Selling Process - 2016 Tesla Model X Long-Term Road Test

2016 Tesla Model X Long-Term Road Test

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2016 Tesla Model X: Selling Process

by Ronald Montoya, Senior Consumer Advice Editor

2017 Tesla Model X

The resale value of electric vehicles has a notorious reputation for sinking like a stone in water. The incentives to buy are geared toward the first owner; there are still questions about the long-term durability of EV batteries; and overall used-car shoppers are more focused on finding a vehicle that will fit their family needs than reducing their carbon footprint.

I had all that in mind when I took our 2016 Tesla Model X to CarMax for an appraisal.

We typically start at the used-car store whenever we sell a car from the fleet. It's fast and easy and gives us a baseline for value. It also gives us an offer that's good for a week, even if we don't ultimately sell the car to CarMax.

And so, knowing what I know about EVs, I was expecting a lowball offer from CarMax. It was more like being hit by the pitch.

CarMax offered us $66,000 for the Model X. For reference, the Edmunds trade-in True Market Value for the SUV in average condition is $86,566. And given that we paid $144,950 when the vehicle was new, CarMax's offer was a drop in value of nearly 55 percent in about 20 months. It was even less than the used-car store offered us for our Model S back in 2014.

In all fairness, we should note that CarMax doesn't sell Teslas, so if it had bought it, the Model X would have headed straight to its auction house. Still, the offer was a nosedive that would make a peregrine falcon jealous. We thanked the CarMax rep for his time and let him know we'd try our luck in other places.

Tesla offers a trade-in program for customers purchasing a new vehicle. We were a couple months away from buying our Model 3, so I figured it was worth a shot to see what the carmaker would offer.

Here's how it works: You email your vehicle information to Tesla, then a representative replies to explain the process and, more importantly, to set your expectations. Tesla would then list the vehicle on its own internal resale site and come back to you with an offer that it says will be lower than a private-party value. (That's the "set your expectations" part.) I mentioned to the representative that we'd taken the vehicle to CarMax and wanted to improve on the offer. "We usually end up close to what CarMax would offer," said the Tesla rep. With that in mind, we decided to keep searching for a better method.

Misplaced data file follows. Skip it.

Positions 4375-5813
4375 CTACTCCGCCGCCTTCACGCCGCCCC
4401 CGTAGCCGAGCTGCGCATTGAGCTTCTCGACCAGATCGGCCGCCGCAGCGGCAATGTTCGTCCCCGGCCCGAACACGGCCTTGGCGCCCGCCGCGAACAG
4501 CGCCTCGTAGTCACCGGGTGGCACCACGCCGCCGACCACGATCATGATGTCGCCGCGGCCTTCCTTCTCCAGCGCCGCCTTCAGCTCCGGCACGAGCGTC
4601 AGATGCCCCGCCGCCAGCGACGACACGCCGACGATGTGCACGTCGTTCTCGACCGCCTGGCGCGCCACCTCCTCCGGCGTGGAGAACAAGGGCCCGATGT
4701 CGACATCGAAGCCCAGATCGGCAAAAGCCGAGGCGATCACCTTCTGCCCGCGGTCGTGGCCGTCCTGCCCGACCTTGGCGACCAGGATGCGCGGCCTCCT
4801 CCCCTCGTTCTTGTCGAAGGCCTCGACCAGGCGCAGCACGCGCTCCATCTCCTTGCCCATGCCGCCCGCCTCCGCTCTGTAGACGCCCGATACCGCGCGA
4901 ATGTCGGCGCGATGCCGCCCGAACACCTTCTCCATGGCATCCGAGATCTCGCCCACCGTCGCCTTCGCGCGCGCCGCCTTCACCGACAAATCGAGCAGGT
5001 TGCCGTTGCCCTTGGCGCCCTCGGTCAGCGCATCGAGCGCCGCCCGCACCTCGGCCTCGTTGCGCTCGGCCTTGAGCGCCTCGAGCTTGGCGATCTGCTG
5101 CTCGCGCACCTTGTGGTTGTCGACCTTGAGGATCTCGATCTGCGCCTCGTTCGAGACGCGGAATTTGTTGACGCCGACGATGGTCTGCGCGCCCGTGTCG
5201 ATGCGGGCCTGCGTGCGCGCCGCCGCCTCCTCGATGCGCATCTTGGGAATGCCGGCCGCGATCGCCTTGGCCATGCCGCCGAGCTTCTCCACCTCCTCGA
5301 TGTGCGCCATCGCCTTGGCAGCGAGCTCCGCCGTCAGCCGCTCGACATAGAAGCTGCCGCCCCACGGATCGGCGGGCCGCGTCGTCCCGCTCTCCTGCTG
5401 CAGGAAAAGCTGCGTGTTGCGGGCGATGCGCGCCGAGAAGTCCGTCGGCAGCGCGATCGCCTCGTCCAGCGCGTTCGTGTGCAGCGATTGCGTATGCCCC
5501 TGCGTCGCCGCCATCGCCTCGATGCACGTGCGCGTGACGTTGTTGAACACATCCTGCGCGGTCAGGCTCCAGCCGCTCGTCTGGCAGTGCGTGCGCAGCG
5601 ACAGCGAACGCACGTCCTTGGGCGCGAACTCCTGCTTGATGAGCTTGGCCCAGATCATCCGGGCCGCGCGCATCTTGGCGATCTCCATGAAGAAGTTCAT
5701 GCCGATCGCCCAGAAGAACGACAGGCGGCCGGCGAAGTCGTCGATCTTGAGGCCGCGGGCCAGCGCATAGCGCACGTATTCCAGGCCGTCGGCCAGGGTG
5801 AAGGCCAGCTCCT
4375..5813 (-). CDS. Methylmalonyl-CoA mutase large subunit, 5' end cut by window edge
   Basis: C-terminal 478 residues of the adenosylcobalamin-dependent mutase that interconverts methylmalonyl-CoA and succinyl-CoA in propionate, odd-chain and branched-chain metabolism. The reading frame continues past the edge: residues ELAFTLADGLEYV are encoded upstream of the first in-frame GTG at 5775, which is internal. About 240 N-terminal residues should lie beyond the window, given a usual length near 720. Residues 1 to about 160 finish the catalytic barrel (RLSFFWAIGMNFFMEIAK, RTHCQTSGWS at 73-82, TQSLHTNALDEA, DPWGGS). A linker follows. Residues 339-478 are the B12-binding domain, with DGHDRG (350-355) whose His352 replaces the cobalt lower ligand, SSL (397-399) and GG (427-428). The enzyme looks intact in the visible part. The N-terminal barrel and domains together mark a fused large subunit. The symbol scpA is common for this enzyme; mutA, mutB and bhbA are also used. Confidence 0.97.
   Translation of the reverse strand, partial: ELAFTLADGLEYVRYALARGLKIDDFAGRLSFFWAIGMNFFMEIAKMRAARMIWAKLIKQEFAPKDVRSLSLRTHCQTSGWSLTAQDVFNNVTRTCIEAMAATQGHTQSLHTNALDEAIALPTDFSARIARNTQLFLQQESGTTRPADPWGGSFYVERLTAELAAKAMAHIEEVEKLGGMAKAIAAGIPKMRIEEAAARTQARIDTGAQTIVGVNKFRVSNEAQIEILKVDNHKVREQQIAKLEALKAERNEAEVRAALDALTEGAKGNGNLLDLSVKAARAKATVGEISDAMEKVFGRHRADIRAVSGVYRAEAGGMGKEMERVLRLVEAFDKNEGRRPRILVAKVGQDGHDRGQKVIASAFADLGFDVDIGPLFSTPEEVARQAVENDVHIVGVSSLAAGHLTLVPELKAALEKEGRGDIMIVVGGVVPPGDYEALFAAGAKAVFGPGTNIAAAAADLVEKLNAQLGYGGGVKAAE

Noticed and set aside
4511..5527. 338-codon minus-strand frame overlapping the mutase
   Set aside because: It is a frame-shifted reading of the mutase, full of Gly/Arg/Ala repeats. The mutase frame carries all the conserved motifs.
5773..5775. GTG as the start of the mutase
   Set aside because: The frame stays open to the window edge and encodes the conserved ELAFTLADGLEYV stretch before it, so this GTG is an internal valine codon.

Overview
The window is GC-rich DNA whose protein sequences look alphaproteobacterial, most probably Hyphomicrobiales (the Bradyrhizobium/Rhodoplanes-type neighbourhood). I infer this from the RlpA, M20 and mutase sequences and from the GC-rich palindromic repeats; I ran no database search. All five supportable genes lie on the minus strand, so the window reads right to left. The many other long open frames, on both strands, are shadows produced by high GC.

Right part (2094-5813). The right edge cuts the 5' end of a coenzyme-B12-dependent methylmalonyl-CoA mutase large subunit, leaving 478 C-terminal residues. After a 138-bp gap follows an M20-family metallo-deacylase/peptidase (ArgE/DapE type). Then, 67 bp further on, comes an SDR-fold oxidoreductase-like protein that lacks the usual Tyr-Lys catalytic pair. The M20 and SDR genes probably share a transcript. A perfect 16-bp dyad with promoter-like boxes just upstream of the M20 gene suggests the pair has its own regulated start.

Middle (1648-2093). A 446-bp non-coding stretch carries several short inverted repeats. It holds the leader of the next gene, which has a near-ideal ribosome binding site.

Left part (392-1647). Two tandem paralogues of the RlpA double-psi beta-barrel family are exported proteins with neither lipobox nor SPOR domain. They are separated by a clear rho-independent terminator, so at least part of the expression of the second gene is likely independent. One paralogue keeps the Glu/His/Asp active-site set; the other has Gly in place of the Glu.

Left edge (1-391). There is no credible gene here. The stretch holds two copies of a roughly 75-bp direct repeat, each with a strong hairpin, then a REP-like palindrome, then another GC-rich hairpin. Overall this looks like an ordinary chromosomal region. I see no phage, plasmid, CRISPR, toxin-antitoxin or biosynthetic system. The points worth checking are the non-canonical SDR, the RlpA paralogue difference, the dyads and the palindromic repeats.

Remember when Tesla was so proud of its resale value that it would guarantee "that the resale value will be higher than that of BMW, Audi, Mercedes, Lexus or Jaguar"? Those days are long gone.

After researching the market, we decided that eBay was a good place to list our Model X. We ran a seven-day auction and set the reserve at $67,000. At worst, we'd improve on the CarMax offer by $1,000. That would justify the effort of setting up the auction.

Things got off to a great start when the auction met its reserve on the first day. The top bid hovered around $80,000 for a few days after that. Along the way, I answered a bevy of questions: "What's the 'Buy It Now' price?" (There wasn't one.) "What will you take for it?" (Whatever people will pay; it's an auction.) And "Does it have Autopilot 2.0 hardware?" ( It has 1.0.)

The last few minutes of the auction were the most frantic as the bids came in faster. At one point, I received this troubling message from the then-highest bidder: "Do you have access to financing? I have not arranged for any at this time and not sure how long that would take, would I be able to get an extension on payment if it's delayed?"

Um, no and no. I thankfully dodged this bullet when the final highest offer came in from another bidder, willing to pay $90,101. He then put down the required $1,000 deposit via PayPal.

Scott, the buyer, contacted me soon after to discuss payment and when he could pick it up. I had the vehicle detailed for him while he made arrangements. He flew down from Northern California to pick up his Model X and drive it back. He brought a cashier's check for the balance. I had contacted his bank earlier that day to verify the authenticity of the check. Scott looked over the vehicle, I handed him the title, and he set his navigation for the long drive home.

Our persistence and extra legwork made for a $24,000 improvement over the CarMax offer. The effective depreciation was now about 38 percent, still high but not nearly as bad as before.

We wish Scott well and hope he and his family enjoy their Model X.

Ronald Montoya, senior consumer advice editor @ 26,288 miles

  • Full Review
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  • Long-Term

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